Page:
One of the veterans who regularly attends meetings is Or, now in his 30s. He was totally unaware of the emotional damage caused by his service in the Duvdevan. “It hit me on a trip to the Far East. I was in a taxi and the driver’s kid was sitting next to him,” Or says.
“All of a sudden I thought he wanted to kill me, that he had exposed me and I was in danger. I remember thinking that I had to kill this kid and run away. I started going wild in the taxi, hitting the driver. He stopped and let me out. I found myself begging him to take me anyway and not leave me in the middle of nowhere.”
Looking back, when Or reconstructs the road he has taken, he thinks back to his time in the Duvdevan. “It was total,” he says. “It got to a point where you didn’t go home on a weekend so that nothing affected your training, so that nothing distracted you. I took myself to the limit.”
He now realizes it was too extreme. “When I was over there I didn’t ask any questions,” Or says. “I was totally immersed in it, and that’s what I wanted in life. All I wanted was to be worthy in the eyes of my team, that anyone going on a mission with me could trust me.”
There was some intimation of his problems during his service, he admits. He remembers how a few months before demobilization he went to his commander, put his pistol and kaffiyeh on the table and said he was leaving. He couldn’t take it anymore. He was offered a short leave. He agreed, returned and completed his service.
“No one knew anything about it; I hid it. My family didn’t know what I was doing, my girlfriend didn’t know either,” Or says. “I hid everything I could and didn’t really have an open relationship with anyone in that delusional situation. I was under emotional stress that I couldn’t put my finger on until one day I broke down in tears at my parents’ house.”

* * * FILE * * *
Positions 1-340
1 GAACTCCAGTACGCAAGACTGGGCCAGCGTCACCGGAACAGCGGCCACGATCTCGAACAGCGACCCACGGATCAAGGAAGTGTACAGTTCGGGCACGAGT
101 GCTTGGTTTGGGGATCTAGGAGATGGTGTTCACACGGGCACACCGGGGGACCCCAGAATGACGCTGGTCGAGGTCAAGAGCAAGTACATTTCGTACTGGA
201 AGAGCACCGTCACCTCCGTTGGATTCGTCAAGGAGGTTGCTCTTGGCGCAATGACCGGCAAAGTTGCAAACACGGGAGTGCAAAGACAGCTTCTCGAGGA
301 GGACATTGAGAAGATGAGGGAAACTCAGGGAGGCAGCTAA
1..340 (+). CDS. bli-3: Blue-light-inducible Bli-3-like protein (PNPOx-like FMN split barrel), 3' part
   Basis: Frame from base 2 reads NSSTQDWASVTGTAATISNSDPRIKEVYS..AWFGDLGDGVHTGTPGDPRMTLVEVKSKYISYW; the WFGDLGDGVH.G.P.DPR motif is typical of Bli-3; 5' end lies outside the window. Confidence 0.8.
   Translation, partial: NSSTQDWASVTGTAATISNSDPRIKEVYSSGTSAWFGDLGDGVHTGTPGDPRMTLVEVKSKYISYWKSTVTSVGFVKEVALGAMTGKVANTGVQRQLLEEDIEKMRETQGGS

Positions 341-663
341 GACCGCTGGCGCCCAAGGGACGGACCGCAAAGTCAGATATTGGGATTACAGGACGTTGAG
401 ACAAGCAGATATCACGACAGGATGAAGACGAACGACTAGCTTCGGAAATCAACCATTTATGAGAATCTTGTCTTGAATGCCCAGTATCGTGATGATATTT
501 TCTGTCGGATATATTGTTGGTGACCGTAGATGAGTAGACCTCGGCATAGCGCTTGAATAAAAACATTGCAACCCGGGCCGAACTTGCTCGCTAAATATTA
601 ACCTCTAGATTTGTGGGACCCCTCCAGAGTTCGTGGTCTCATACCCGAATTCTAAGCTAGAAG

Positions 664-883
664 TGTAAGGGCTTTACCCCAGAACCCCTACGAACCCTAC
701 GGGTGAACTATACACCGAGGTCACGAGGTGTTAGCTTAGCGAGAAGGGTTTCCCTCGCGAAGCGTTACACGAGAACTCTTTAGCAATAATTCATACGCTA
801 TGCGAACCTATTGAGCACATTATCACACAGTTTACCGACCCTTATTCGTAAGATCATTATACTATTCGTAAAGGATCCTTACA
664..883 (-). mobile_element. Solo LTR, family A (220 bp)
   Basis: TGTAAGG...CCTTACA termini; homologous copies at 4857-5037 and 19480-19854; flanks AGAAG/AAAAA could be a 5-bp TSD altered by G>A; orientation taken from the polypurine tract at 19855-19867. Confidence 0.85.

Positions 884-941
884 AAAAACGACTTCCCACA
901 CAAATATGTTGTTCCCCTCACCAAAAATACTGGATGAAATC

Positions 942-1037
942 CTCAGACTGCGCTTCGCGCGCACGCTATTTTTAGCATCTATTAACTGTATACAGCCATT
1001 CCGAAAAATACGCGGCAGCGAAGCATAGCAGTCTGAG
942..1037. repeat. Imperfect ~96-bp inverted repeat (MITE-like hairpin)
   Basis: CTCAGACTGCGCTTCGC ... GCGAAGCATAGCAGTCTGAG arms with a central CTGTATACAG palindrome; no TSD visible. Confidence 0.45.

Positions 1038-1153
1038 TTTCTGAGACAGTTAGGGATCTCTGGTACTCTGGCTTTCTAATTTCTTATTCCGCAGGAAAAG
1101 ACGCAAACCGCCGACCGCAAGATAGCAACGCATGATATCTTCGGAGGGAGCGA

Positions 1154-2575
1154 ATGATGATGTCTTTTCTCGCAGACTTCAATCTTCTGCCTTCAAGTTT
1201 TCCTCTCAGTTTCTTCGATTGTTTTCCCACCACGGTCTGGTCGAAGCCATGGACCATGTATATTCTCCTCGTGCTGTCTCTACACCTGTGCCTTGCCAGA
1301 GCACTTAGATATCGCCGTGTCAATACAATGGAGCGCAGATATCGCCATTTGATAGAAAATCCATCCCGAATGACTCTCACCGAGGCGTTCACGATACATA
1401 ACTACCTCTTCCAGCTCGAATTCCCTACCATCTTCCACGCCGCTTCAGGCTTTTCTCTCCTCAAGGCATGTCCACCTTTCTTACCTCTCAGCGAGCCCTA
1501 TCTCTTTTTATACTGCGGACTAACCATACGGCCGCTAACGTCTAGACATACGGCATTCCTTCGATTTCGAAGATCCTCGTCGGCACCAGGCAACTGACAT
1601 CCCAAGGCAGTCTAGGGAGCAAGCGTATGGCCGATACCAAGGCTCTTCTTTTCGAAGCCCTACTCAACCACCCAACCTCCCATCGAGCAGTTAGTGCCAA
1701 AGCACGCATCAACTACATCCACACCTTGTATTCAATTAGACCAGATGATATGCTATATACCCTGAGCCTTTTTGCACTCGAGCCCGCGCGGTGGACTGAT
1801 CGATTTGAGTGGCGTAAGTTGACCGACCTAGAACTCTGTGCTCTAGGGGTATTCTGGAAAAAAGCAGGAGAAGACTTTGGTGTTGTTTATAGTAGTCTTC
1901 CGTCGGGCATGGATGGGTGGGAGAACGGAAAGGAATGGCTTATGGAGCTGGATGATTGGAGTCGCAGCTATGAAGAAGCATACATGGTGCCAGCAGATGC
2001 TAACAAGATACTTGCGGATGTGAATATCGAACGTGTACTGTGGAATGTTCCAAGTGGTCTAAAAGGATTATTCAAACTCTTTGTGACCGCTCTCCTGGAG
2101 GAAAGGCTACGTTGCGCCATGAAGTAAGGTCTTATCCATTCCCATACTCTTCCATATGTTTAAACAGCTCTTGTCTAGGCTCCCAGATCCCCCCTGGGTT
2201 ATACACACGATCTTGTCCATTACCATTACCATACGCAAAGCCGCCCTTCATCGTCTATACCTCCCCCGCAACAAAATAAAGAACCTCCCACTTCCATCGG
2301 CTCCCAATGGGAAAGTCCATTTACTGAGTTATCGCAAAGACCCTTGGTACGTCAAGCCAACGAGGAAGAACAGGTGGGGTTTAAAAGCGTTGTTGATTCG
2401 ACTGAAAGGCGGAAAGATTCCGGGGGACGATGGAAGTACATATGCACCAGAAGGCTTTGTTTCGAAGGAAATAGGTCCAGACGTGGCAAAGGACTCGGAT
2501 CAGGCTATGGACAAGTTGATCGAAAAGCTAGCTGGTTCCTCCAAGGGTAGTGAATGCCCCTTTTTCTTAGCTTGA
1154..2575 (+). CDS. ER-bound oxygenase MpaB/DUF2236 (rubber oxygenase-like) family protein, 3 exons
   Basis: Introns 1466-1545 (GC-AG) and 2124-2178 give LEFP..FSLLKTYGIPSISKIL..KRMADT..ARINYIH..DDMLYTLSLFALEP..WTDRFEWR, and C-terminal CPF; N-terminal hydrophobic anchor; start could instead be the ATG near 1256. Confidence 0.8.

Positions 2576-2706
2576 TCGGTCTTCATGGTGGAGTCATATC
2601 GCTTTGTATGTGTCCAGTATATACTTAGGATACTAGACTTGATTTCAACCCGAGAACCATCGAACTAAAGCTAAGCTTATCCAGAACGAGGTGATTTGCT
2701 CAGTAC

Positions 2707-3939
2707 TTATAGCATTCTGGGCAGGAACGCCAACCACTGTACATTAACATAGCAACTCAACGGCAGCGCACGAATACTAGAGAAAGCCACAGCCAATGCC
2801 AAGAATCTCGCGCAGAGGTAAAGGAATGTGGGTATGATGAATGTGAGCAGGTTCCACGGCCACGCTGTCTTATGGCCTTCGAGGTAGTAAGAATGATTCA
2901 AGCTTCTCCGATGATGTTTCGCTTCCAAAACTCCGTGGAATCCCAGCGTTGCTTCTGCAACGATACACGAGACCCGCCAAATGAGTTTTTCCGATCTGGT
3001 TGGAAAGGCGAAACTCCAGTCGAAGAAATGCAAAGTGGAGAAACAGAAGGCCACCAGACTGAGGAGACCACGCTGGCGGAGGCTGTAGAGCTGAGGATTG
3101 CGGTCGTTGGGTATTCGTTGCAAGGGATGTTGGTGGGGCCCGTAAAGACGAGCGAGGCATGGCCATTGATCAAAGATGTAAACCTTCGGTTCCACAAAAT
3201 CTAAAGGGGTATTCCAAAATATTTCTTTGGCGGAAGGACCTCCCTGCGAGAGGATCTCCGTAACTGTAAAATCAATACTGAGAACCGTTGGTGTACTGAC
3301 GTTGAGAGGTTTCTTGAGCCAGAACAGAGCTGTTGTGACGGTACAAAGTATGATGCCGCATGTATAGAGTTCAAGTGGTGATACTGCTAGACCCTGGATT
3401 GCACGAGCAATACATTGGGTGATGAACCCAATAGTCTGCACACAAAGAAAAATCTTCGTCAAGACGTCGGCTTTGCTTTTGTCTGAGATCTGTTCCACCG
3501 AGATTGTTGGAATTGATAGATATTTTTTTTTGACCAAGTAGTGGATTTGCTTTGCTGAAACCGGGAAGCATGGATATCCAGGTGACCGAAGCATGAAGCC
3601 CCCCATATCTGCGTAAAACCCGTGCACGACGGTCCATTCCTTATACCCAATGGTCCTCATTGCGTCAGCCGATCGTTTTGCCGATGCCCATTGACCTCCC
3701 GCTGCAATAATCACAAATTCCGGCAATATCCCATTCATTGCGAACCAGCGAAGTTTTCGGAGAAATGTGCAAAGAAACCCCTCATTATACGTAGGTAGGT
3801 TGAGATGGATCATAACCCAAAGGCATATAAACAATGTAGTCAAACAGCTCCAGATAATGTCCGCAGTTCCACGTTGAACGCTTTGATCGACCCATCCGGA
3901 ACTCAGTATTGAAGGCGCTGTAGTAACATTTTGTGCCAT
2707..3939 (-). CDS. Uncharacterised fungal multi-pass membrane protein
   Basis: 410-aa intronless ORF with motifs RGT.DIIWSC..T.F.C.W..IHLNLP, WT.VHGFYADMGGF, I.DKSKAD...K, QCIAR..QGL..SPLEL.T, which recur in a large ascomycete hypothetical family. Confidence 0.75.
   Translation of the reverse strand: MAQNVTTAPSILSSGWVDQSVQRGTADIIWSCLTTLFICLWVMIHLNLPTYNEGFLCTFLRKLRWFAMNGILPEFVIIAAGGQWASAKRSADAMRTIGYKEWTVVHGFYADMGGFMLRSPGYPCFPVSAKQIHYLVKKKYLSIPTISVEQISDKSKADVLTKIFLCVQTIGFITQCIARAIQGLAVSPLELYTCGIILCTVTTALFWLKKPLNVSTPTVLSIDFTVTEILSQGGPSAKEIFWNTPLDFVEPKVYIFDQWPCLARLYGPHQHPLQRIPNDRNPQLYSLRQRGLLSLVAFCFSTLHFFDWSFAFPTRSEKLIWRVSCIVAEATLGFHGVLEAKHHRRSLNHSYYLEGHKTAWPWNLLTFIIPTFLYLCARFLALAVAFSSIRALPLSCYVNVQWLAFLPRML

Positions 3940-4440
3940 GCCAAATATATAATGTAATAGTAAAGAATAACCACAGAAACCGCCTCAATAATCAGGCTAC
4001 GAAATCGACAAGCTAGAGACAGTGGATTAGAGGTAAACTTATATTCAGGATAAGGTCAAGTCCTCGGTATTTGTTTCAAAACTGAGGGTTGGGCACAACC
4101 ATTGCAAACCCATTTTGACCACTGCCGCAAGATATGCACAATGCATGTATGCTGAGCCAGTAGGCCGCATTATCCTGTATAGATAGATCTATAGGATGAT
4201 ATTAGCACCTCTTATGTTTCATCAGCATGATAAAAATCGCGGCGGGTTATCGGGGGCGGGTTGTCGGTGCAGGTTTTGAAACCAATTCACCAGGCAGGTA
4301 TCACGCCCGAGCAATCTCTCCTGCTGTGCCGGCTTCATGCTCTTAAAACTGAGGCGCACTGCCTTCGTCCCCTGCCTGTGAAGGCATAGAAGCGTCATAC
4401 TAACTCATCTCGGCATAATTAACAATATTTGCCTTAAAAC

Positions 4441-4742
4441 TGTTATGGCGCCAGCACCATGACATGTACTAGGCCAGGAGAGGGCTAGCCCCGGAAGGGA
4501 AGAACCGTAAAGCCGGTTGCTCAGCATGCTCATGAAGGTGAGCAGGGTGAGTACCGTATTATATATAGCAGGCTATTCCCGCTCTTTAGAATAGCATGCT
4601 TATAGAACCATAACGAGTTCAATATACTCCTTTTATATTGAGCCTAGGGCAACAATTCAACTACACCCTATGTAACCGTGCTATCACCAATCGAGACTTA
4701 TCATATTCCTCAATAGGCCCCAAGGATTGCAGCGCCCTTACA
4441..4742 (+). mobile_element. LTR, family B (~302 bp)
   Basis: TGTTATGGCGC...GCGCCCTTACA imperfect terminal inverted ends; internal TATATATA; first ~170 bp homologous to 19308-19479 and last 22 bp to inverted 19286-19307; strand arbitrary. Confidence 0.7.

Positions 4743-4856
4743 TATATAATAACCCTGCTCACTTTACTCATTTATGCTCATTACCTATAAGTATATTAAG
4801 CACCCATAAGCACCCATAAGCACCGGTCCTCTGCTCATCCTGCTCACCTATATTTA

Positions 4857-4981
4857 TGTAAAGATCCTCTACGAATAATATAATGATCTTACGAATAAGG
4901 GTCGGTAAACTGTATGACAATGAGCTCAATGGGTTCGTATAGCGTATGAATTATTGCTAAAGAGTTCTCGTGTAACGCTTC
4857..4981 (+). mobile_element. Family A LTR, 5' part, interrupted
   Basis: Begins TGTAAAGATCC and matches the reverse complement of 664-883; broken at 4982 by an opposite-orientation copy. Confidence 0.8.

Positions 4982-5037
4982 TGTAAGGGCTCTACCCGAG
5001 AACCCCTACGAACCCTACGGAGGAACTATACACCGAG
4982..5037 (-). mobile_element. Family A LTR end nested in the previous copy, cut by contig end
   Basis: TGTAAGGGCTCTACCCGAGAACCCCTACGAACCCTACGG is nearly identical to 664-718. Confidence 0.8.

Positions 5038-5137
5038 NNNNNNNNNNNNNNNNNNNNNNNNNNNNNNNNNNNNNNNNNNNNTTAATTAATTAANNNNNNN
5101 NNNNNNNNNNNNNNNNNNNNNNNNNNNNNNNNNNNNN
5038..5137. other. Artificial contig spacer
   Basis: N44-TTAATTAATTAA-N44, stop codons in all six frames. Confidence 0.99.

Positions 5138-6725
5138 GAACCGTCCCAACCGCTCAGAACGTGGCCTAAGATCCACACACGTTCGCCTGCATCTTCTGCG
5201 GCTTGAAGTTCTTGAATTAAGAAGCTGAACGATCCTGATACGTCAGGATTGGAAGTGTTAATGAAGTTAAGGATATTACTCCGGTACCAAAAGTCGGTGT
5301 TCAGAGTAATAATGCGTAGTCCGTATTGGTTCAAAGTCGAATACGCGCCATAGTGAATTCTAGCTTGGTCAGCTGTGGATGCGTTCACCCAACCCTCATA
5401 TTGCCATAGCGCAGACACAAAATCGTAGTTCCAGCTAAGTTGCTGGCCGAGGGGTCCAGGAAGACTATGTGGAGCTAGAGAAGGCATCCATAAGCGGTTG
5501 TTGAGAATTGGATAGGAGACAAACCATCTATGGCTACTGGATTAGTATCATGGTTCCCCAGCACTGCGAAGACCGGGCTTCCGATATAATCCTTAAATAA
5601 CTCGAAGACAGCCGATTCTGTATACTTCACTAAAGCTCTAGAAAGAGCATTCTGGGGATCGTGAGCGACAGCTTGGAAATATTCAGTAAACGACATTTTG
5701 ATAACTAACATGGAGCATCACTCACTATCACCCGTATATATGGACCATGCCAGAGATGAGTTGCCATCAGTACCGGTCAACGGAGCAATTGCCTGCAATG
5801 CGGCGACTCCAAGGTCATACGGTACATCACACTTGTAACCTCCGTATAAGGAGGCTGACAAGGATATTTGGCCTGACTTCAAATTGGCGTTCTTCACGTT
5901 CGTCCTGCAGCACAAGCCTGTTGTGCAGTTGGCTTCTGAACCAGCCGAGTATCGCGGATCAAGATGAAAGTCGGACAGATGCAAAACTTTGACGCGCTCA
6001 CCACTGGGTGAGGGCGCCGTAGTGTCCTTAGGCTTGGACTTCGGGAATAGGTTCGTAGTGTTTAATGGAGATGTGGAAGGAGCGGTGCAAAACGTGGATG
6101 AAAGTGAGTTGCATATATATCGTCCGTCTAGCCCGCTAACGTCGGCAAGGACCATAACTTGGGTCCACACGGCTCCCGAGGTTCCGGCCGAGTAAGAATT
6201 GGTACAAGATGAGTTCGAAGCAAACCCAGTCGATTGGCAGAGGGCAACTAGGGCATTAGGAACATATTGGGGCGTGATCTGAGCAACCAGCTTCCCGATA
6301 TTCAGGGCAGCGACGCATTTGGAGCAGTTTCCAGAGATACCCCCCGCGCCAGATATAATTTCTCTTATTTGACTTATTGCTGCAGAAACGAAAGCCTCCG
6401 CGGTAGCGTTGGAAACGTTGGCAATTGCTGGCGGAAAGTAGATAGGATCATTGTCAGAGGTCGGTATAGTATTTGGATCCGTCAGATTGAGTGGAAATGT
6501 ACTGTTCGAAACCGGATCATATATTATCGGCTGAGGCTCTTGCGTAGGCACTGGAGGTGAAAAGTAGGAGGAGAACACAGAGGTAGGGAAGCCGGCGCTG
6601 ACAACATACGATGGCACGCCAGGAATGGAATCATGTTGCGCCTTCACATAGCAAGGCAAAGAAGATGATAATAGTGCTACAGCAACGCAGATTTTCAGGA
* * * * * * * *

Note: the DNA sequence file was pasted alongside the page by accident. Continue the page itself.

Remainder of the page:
The real crisis hit on that trip to the Far East. At that moment he couldn’t distinguish between his life and the life of the character he had assumed in the past. “I found myself on that trip taking part in a Muslim purification ritual,” Or says.
On another occasion he was struck by anxiety when he encountered a Muslim man on the street. “I began to think I’d been exposed,” he says. “At one point I ditched my motorcycle because I believed I had been discovered and that someone had booby-trapped it. The whole trip was like a movie where someone was testing me.”
Upon returning to Israel, Or realized he had a problem and needed to do something to keep his sanity. The first to help him were the former members of his team.
“Outwardly, everything seemed irrelevant and meaningless,” he says. “At some point I wished I’d taken a bullet on a mission so I’d be recognized as a wounded fighter. That would have given me legitimization to feel that way.”
Or’s descriptions sound very familiar to Brian’s. He too went on a long trip after the army, trying to forget his time in the military, escaping from himself. “I traveled everywhere but almost immediately I left each place I had reached,” he says. “I couldn’t stay in one place. I flew to Australia, India, Mexico, Fiji.”
At some point he landed in Morocco and remembers not feeling well; he had probably caught pneumonia. “I found myself entering a mosque and going to sleep there. I got up in the morning and ran off as if someone were trying to kill me,” he says.
“Asira was with me the whole time: escapes, noises, it was all there. I traveled around the world with a feeling that I was responsible for Niv and Liron’s deaths, that I should have run to that roof faster and done something that might have saved them. Today I know they died instantly, but the feeling didn’t leave me.”
In addition to finding a way to contain all these emotions, there’s another difficulty: how to share them. Or says he had great problems making contact with team members after he returned. He says he wasn’t adequately understood.
“I understand the unit’s work and am aware of its importance, but you have to be a bit crazy to do that work, he says. “We don’t go in crazy; you get that during your service. You’re trained for it. So when you leave they should take responsibility for how you leave for civilian life with that burden.”